Betting on what I know meant going big on the blue wall states to come back. Iâ€™m from Illinois and I always saw the losses in my neighboring states as a fluke and function of apathy and disdain for the Clintons more than anything. Everyone from my dadâ€™s high school dropout union buddies, my multi-degreed liberal friends and the guys on my block didnâ€™t want to vote for Hillary. The working class Democrat base is very similar in the post-industrial Midwest and NAFTA truly is a dirty word in union households, which hurt Clinton. So did the crime bill. So did the perception that the DNC shanked Bernie. I donâ€™t know if any of these people voted for Trump, but I know a lot who voted for Jill Stein or didnâ€™t show up at all. There was tons of regret after Trump actually won and I knew this wouldnâ€™t be repeated in 2020, so I felt confident to bet on Biden across the blue wall. Going on anecdotals might not be smart, but my intuition was also backed up by data and 2018 results in these states.
Betting on what I know also meant putting money in places where I could be confident in data outside of just polling. This is why I felt good about going big in Nevada, Arizona and Georgia. Each of these three places have people I trust reporting numbers (John Ralston, Garrett Archer and Ryan Anderson, respectively) that tell whatâ€™s really going on in the electorate in terms of geographic and demographic trends. I had no similar sources in other states and if I did I may have avoided Texas and North Carolina. Other data sources people were using like Target Smart were definitely helpful in some states, but were not predictive in others. Main point, using polls and early vote returns as a guide is necessary but gauging them against other available information is crucial.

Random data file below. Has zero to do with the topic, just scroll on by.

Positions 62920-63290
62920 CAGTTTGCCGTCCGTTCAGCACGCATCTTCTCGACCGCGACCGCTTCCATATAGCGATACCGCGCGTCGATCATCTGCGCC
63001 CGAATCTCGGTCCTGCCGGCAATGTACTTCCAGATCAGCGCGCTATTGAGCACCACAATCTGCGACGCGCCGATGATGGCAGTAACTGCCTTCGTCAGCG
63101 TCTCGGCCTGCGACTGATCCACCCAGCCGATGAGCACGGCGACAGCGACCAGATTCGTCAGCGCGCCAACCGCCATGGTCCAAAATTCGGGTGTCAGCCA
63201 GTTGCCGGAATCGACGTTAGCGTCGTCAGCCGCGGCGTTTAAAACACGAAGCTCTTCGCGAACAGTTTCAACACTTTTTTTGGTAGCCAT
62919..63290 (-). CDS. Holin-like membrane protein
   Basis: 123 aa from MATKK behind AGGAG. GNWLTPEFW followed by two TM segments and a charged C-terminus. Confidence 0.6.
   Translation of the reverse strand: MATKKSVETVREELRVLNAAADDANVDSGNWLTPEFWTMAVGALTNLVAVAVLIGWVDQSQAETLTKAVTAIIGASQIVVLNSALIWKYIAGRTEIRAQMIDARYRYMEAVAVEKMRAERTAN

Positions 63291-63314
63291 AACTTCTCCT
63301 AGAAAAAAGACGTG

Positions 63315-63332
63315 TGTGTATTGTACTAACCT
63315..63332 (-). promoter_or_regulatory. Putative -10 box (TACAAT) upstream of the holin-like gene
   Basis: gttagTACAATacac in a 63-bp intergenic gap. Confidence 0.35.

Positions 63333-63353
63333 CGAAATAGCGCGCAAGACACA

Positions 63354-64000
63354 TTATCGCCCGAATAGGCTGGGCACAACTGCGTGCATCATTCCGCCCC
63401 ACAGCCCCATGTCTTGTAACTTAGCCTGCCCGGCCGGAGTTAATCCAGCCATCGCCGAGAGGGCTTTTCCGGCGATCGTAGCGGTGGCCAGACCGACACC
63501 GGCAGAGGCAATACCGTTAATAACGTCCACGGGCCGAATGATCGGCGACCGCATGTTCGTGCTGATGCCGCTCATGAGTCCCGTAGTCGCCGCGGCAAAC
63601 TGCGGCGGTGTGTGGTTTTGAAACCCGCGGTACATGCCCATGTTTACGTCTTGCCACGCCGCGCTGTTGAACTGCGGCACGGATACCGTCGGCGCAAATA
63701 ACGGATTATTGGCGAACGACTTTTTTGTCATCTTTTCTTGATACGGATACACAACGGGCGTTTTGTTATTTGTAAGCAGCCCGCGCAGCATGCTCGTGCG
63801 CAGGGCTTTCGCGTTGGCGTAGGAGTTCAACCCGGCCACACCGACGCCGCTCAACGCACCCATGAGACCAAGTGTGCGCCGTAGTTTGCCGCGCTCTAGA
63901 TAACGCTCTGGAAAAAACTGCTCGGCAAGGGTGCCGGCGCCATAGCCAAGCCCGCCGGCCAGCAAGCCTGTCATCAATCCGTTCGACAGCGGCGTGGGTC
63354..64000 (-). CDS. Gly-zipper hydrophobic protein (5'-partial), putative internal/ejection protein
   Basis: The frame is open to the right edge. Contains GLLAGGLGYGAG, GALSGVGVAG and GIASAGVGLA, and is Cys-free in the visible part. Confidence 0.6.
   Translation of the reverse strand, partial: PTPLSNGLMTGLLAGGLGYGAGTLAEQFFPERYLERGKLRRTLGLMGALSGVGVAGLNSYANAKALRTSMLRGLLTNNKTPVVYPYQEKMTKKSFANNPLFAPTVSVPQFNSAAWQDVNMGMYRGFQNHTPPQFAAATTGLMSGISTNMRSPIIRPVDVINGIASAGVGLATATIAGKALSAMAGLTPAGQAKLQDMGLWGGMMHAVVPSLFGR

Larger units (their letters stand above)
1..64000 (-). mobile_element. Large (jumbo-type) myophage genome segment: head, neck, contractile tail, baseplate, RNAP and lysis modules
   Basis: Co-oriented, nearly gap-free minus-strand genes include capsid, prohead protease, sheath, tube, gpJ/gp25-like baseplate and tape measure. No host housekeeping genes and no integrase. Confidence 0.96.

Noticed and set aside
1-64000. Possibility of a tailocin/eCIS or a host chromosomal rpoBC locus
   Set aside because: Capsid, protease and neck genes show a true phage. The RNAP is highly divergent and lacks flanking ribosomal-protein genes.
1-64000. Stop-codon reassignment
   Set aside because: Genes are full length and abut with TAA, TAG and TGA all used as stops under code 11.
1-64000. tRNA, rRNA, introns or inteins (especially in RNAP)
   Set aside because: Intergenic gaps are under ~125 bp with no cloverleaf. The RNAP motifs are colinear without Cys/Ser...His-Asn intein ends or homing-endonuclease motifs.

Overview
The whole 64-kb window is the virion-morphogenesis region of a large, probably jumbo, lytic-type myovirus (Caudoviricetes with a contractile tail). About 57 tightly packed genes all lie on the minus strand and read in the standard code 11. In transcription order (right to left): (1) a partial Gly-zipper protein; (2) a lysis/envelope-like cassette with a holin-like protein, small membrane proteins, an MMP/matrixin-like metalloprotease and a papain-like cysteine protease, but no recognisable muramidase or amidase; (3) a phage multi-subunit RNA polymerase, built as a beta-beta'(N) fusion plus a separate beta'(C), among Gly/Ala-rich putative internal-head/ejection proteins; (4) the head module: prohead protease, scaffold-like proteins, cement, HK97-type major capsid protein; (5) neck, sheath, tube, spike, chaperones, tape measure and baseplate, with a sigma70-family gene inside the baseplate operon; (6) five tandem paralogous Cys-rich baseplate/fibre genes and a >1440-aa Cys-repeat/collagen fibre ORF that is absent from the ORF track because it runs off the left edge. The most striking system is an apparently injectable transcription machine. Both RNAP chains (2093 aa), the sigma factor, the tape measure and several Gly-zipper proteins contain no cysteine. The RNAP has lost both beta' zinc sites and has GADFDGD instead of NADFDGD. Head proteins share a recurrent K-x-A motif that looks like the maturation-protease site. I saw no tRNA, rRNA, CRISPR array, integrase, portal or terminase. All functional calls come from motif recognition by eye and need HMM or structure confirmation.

This is also part of having a plan and sticking with it. I was all in on the blue wall states since basically Novembers 9th, 2016 and Georgia and Arizona since the 2018 midterms. Maxing or double maxing in these places tied up a lot of my bankroll semi-early (earlier than I planned since the summer protests and riots put them all on discount) and prevented me from chasing some shiny objects that wound up being losers. Luckily, the only Senate race I settled on investing in was Arizona. It also kept me from dropping maxes on lottos that I couldnâ€™t dump while the site wasnâ€™t working. I actually ended up depositing some dough into the site for the first time in four years, but that was only to put into markets that were basically free money. What I learned is that I probably shouldâ€™ve waited until the day before the election to do this because MAGA money flooded the zone and ended up crushing prices by 10-15%. All of this allowed me to, I promise, not even check the site on election night once and wake up after about 3 hours of sleep to some decent wins. Which I of course sold at 90c.
PSâ€¦If this sounds too rosy, I also learned not to trust data I couldnâ€™t see. I lost close to a double max bet on the Democrats gaining House seats based on pollsters talking about internal polls that I couldnâ€™t examine myself.
JIPKIN aka Jason Pipkin – Too Soon to Draw Any Scientific Conclusions
Actually I don’t know what I’ve learned yet, other than that PI’s back end is complete ass (though I knew that anyway).
PRATIK – What is the value of incumbency, both in Washington and in Political Gambling?
I am left with more questions than conclusions from the election results so far. The biggest question I have is why a blue wave did not materialize. Even more surprising to me than the Biden-Trump outcome is the resilience of vulnerable Republican senatorsâ€”notably Susan Collins and Thom Tillis. I wonder if there is an insight here related to incumbency advantage?